Gambia doesn’t produce oil, so the state petroleum company never loomed large on former President Yahya Jammeh’s radar.
But when the managing director of the Gambia National Petroleum Corp. (GNPC) sent a note to the president’s office in July 2013 requesting a tax exemption for the company, Jammeh went after the funds.
The president had previously dipped into the GNPC’s reserves – sending its money to his own foundation, using it to pay for his flight crew, and buying airline tickets for a Jamaican dancehall star. But managing director Momodou Badjie’s request may have rubbed the president the wrong way, and he set about seizing full control of the state oil company’s accounts.
Just a week after receiving the letter, the president’s office demanded the company disclose, by 4 p.m. the following day, all income it had received since January 2010. The income, from selling petroleum data and exploration licenses and other sources, was to be turned over to a dedicated account at the central bank that Jammeh appeared to control.
Badjie did as he was told. In a letter sent the next day, he outlined two pools of money: $16.5 million in revenue and about $7.3 million1 remaining in capital held at several Gambian commercial banks, including Guaranty Trust, Skye, and Trust.
Within two weeks, officials from Jammeh’s office, including the president, had become signatories to multiple GNPC accounts at Guaranty Trust Bank, bypassing the required approval from the oil company’s board.
“When directives come from the Office of the President, you don’t wait for the board,” Badjie told the Janneh Commission of Inquiry, a government investigation looking into economic crimes during Jammeh’s rule.
After gaining control of the GNPC accounts, Jammeh spent little of the company’s revenue on oil-related business, according to OCCRP’s analysis of the data.
More than $55 million in illicit transactions were made using the oil company’s accounts, according to bank statements, presidential directives, and other confidential government correspondence. Jammeh appeared to personally authorize $18.5 million of this spending, which violated Gambian law. Almost $30 million of the payments appeared to be unrelated to the oil company. In other instances money was doled out through cash withdrawals.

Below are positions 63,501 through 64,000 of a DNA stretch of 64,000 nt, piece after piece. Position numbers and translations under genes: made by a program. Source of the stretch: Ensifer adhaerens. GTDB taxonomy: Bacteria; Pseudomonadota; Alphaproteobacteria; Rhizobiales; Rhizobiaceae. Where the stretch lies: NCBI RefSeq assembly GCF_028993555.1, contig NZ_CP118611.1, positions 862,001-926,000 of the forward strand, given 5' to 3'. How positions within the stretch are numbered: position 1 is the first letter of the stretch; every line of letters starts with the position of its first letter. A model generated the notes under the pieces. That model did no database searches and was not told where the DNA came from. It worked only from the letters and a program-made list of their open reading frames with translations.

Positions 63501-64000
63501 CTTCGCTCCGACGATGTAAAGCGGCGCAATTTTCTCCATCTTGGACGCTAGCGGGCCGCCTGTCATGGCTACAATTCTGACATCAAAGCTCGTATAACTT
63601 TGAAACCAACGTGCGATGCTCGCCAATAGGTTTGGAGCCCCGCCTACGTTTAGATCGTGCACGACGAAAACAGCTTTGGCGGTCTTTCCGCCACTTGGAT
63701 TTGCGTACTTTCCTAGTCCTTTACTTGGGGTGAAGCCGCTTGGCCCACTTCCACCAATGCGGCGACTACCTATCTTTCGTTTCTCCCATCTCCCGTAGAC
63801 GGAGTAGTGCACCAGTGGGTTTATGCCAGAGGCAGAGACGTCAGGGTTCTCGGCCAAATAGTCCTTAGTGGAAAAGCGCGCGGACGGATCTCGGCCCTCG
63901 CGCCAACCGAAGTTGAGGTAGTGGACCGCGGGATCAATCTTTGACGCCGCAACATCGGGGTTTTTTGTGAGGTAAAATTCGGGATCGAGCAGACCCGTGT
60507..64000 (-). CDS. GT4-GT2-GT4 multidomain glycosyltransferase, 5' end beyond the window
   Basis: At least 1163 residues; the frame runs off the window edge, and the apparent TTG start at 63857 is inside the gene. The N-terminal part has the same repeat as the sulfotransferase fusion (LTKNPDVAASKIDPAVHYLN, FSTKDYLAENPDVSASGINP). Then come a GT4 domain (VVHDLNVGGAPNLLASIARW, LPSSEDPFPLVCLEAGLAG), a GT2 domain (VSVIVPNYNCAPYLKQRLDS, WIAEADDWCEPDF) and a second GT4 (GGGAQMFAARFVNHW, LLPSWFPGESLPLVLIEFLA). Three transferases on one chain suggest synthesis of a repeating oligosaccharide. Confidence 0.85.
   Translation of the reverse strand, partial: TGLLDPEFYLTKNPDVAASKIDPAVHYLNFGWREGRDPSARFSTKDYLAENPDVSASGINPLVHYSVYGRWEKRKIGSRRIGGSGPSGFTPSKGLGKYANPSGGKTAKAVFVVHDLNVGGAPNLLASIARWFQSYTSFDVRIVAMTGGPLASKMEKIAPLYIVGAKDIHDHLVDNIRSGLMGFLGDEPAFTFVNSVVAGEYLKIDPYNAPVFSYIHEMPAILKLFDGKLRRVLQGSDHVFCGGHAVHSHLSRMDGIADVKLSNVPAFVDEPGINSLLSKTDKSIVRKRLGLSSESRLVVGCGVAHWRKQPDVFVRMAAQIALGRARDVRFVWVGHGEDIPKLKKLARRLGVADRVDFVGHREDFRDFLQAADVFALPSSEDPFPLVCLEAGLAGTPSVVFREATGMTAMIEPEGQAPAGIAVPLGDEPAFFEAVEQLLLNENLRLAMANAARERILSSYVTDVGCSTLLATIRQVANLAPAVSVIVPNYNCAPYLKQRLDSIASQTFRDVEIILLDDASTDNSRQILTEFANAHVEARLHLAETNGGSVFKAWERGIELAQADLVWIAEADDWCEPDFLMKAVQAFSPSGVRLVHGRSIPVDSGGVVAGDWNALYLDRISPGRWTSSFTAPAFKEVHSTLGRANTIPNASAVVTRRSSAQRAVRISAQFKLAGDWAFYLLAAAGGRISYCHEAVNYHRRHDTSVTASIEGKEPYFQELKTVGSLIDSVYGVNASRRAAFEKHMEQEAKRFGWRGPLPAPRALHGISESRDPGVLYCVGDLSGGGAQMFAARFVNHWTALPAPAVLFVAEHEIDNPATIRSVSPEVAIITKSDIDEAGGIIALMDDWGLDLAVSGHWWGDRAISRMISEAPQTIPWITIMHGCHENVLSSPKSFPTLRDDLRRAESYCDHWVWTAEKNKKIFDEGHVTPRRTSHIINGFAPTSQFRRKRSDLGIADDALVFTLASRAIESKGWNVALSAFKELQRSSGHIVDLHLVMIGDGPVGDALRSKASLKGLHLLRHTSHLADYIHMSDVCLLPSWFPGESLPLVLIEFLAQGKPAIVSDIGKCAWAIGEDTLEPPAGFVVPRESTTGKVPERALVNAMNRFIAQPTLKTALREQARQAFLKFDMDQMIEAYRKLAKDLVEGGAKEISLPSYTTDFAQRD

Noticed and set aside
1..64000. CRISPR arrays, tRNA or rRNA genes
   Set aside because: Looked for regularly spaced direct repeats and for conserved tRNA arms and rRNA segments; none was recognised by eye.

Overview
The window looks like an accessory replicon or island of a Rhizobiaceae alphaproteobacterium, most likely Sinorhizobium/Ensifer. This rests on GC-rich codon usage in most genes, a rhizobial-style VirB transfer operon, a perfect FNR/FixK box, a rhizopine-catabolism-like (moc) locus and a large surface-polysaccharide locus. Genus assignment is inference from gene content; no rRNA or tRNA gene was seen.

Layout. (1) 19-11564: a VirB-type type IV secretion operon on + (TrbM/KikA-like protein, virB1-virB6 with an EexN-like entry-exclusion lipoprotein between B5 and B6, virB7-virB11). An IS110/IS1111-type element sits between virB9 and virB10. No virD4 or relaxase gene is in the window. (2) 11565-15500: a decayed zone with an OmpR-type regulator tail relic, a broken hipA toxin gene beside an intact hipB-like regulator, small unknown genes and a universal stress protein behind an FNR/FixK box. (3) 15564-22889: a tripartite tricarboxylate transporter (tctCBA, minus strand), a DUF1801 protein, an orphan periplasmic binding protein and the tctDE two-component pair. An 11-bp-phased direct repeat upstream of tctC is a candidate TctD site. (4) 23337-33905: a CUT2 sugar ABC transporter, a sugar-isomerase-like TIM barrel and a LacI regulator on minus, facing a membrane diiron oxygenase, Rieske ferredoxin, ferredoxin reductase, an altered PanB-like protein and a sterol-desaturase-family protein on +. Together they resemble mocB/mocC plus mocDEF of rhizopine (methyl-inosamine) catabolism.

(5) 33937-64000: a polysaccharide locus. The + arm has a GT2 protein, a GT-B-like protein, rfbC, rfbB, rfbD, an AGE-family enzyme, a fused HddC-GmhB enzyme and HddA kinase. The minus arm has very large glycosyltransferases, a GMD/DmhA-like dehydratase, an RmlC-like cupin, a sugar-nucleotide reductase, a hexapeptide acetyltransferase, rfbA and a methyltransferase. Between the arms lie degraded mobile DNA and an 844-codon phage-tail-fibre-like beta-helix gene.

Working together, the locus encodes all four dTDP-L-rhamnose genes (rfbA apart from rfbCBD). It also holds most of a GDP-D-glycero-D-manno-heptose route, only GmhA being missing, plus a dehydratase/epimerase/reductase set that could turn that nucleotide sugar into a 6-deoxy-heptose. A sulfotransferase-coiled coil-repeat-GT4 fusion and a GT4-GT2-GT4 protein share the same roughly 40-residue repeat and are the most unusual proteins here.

In 2014 alone, Jammeh authorized the transfer of hundreds of thousands of dollars from GNPC accounts to the Jammeh Foundation, his own philanthropic organization, and Lebanese businessman Tareq Musa, a business associate. No purpose was stated for any of these transactions.
Separately, records of more than 8,000 banking transactions show that between January 2015 and August 2017, Mohamed Bazzi, one of Jammeh’s closest partners, received payment from GNPC accounts to his companies, such as Euro African Group and another entity, Gam-Petroleum Gambia Co., which he co-owned with the Gambian government.
These GNPC accounts ultimately paid out just over $500 million. The value of the transactions far exceed what a state oil company in a small country that doesn’t produce oil could possibly generate.
It is not known who the account signatories were.
Over 50 percent of the funds were received by just a few different recipients. The transactions show Euro African Group received over $60 million, more than any other recipient, while Gam-Petroleum got $9.2 million. Public officials, some apparently connected to Jammeh, received a total of $12.5 million.
The GNPC also received more than $12 million in deposits ranging from cleaning and real estate entities to security companies. It is unlikely that these funds were generated by the oil company’s own activities.
The origins of much of the $500 million paid out is not known to OCCRP.
Even before Jammeh’s office seized control of much of the oil company’s reserves, it had sometimes turned to the GNPC when the president was in a jam — and even when he wasn’t.